• when we sit, our bodies undergo a cascade of physiological changes — muscle slacken, fat burn falls, circulation slows, blood sugar rises, insulin production spikes
  • whether standing desks lead to substantial health improvements in the long term is unclear
  • making wholesome food more prominent, accessible, convenient or making junk food more difficult to acquire can nudge our diets in a healthier direction
  • students should ask for chocolate milk and they will drink less of it, if they have to ask
  • fruit presented in a fun, attractive way
  • students consume more apples and carrots when the produce is sitting right on the table rather than placed two meters away
  • make healthy foods easy to see and grab
  • school fundraisers involving junk food could be nixed for a 5K, example
  • built environments and human behavior are complex
  • even carefully considered design decisions can have unexpected effects
  • it’s much harder to prove that these changes have real, long lasting benefits (school redesign)
  • children who have healthier habits tend to do better in school, numerous studies show
  • the physical work environment can affect workers comfort, stress levels, and performance
  • when a job involves frequent disruptions and juggling many different tasks, it might be helpful to provide blue enriched light
  • in workplaces in which creativity is crucial, another lighting scheme could be optimal
  • cool light ideal for performing tasks that require intense concentration, warm light is better for enhancing creativity
  • in general, women tend to be more sensitive to temp changes than men and to prefer warmer workspaces
  • introverts have a hard time with open plan layouts
  • employees almost universally hate them — may make employees physically sick
  • workers like activity based offices and the autonomy that they enable
  • plants can turbocharge mental performance, enhance attention, focus, memory, learning, and productivity
  • standardized test scores are higher at elementary schools surrounded by greenery, students do better when their classrooms look out onto a natural landscape or feature plant filled green walls
  • attention restoration theory — natural settings give the brain a break from the cognitively exhausting tasks
  • nature engenders an effortless kind of engagement, soft fascination, allows the mind to rest
  • face to face communication remains the gold standard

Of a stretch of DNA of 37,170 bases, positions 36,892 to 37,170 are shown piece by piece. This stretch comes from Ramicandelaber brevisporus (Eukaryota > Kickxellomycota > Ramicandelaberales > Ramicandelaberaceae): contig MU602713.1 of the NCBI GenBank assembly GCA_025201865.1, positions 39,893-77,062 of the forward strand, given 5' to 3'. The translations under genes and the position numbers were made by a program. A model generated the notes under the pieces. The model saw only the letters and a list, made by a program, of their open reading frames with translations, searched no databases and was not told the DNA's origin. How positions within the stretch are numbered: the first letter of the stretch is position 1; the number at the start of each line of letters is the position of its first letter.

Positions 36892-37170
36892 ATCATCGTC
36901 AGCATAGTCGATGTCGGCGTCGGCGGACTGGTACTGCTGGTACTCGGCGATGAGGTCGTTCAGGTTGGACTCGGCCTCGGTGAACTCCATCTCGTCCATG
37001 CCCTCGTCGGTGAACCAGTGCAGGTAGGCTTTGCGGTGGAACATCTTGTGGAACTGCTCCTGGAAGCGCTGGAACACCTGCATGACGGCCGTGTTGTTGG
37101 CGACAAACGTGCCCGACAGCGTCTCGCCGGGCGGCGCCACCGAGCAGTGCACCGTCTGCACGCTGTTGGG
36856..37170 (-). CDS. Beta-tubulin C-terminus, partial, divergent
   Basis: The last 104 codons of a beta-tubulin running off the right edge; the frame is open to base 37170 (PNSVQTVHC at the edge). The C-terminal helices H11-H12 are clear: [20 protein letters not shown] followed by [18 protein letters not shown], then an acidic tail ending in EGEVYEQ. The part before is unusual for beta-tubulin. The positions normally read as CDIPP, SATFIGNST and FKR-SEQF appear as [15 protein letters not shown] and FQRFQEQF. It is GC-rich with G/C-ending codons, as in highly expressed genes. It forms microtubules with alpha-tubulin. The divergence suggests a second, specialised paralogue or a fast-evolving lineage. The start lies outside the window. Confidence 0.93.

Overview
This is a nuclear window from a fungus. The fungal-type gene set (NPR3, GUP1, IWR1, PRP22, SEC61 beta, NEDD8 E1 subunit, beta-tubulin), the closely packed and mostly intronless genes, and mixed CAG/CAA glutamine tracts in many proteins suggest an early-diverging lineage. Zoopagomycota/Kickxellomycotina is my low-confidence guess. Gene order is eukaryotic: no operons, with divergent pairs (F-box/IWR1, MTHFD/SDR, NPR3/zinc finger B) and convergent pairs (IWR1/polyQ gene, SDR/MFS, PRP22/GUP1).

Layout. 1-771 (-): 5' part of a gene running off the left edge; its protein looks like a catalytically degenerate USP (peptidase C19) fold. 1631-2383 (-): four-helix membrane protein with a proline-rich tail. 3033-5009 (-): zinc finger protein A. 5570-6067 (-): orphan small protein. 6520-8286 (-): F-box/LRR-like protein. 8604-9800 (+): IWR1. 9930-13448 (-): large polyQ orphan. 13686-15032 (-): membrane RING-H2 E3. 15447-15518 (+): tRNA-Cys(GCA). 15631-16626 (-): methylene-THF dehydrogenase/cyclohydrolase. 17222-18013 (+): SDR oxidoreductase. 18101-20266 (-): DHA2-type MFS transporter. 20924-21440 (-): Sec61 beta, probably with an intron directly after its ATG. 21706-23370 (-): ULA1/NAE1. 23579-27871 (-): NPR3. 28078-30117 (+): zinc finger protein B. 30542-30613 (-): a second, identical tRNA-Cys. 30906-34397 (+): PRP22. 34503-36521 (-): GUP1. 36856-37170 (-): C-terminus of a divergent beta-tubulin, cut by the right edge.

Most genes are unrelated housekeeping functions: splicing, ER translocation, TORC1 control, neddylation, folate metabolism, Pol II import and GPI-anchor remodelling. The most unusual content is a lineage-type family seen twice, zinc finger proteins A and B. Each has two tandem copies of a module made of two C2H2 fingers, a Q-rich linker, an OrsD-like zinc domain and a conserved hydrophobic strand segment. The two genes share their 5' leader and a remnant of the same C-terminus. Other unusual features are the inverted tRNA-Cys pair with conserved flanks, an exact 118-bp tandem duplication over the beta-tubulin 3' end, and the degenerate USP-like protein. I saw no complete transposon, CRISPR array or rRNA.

• proximity is the best way to foster these interactions
  • we desire at least a modicum of privacy in the workplace
  • square offices were more popular than longer, more rectangular ones
  • WeWork found that culture surrounding meetings varies by country — Americans tend to eat at desks, but the Dutch eat together, example
  • a productive worker is not necessarily the same thing as a happy worker
  • fine line between research and surveillance
  • as tech becomes tightly integrated into our buildings, it could give at least some workers more control over their environments and empower them to create spaces that better meet their individual needs
  • failure to remove architectural barriers in existing buildings was itself a form of discrimination, according to the ADA
  • open offices that employees seem to love so much can be a nightmare for people with PTSD, autism
  • traditional medical model of disability has given way to the social model, which says that it’s not using a wheelchair or having autism that’s disabling, it’s living in an environment and a society that doesn’t accommodate these kinds of differences
  • “universal design” — goal is to create spaces, products, and experiences that serve the widest possible range of people, at every age and along the entire spectrum of ability
  • empower people to participate fully in all aspects of society
  • Galluadet, DeafSpace, design features that can make it easier for people to communicate visually
  • Alzheimer care, keep units small and common areas highly visible as residents travel through a building
  • daylight, soundproofed spaces, homelike interiors, adequate privacy
  • good design for autism is just similar to good design
  • learning more about how people with disabilities perceive and respond to their environment, and how to create buildings that enable and empower them, will ultimately help us create spaces that are better for us all
  • prisons provide a good illustration of how much damage the wrong environment can do
  • buildings are literally designed to punish
  • there are more people with serious mental illness in American jails and prisons than in psychiatric hospitals and hospital wards
  • many come out in worse shape than when they went in
  • for most of history, accused criminals were detained only until their actual sentences could be meted out
  • facilities proliferated during the 16th — 18th centuries
  • late 20th century, solitary confinement would make a dramatic comeback
  • late 80’s and 90’s, dozens of supermax security prisons, which confined inmates to their individual cells for nearly 24 hours a day, sprung up in the U.S.
  • number of prisoners held in some form of solitary exploded
  • as many as 100K prisoners in solitary at any time
  • effects of incarceration and isolation, irrational anger, anxiety, intrusive thoughts, oversensitivity to stimuli, confusion, social withdrawal
  • emotional flatness, physical symptoms